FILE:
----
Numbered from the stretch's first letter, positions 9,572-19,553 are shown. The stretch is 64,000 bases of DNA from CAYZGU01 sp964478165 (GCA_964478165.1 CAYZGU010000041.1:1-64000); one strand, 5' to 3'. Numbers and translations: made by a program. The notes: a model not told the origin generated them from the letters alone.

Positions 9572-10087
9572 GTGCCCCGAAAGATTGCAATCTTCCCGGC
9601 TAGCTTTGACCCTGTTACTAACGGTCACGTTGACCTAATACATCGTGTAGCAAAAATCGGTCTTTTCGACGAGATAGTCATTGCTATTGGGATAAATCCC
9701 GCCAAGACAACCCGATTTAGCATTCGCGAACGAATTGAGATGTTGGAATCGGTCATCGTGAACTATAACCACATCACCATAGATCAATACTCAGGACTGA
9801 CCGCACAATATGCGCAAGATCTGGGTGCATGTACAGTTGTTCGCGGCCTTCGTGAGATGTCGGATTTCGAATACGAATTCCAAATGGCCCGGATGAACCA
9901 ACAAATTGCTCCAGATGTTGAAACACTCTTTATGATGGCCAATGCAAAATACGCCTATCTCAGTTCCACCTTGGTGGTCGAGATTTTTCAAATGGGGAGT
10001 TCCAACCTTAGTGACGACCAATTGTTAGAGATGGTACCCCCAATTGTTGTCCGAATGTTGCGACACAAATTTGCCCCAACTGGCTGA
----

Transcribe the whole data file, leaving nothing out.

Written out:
Numbered from the stretch's first letter, positions 9,572-19,553 are shown. The stretch is 64,000 bases of DNA from CAYZGU01 sp964478165 (GCA_964478165.1 CAYZGU010000041.1:1-64000); one strand, 5' to 3'. Numbers and translations: made by a program. The notes: a model not told the origin generated them from the letters alone.

Positions 9572-10087
9572 GTGCCCCGAAAGATTGCAATCTTCCCGGC
9601 TAGCTTTGACCCTGTTACTAACGGTCACGTTGACCTAATACATCGTGTAGCAAAAATCGGTCTTTTCGACGAGATAGTCATTGCTATTGGGATAAATCCC
9701 GCCAAGACAACCCGATTTAGCATTCGCGAACGAATTGAGATGTTGGAATCGGTCATCGTGAACTATAACCACATCACCATAGATCAATACTCAGGACTGA
9801 CCGCACAATATGCGCAAGATCTGGGTGCATGTACAGTTGTTCGCGGCCTTCGTGAGATGTCGGATTTCGAATACGAATTCCAAATGGCCCGGATGAACCA
9901 ACAAATTGCTCCAGATGTTGAAACACTCTTTATGATGGCCAATGCAAAATACGCCTATCTCAGTTCCACCTTGGTGGTCGAGATTTTTCAAATGGGGAGT
10001 TCCAACCTTAGTGACGACCAATTGTTAGAGATGGTACCCCCAATTGTTGTCCGAATGTTGCGACACAAATTTGCCCCAACTGGCTGA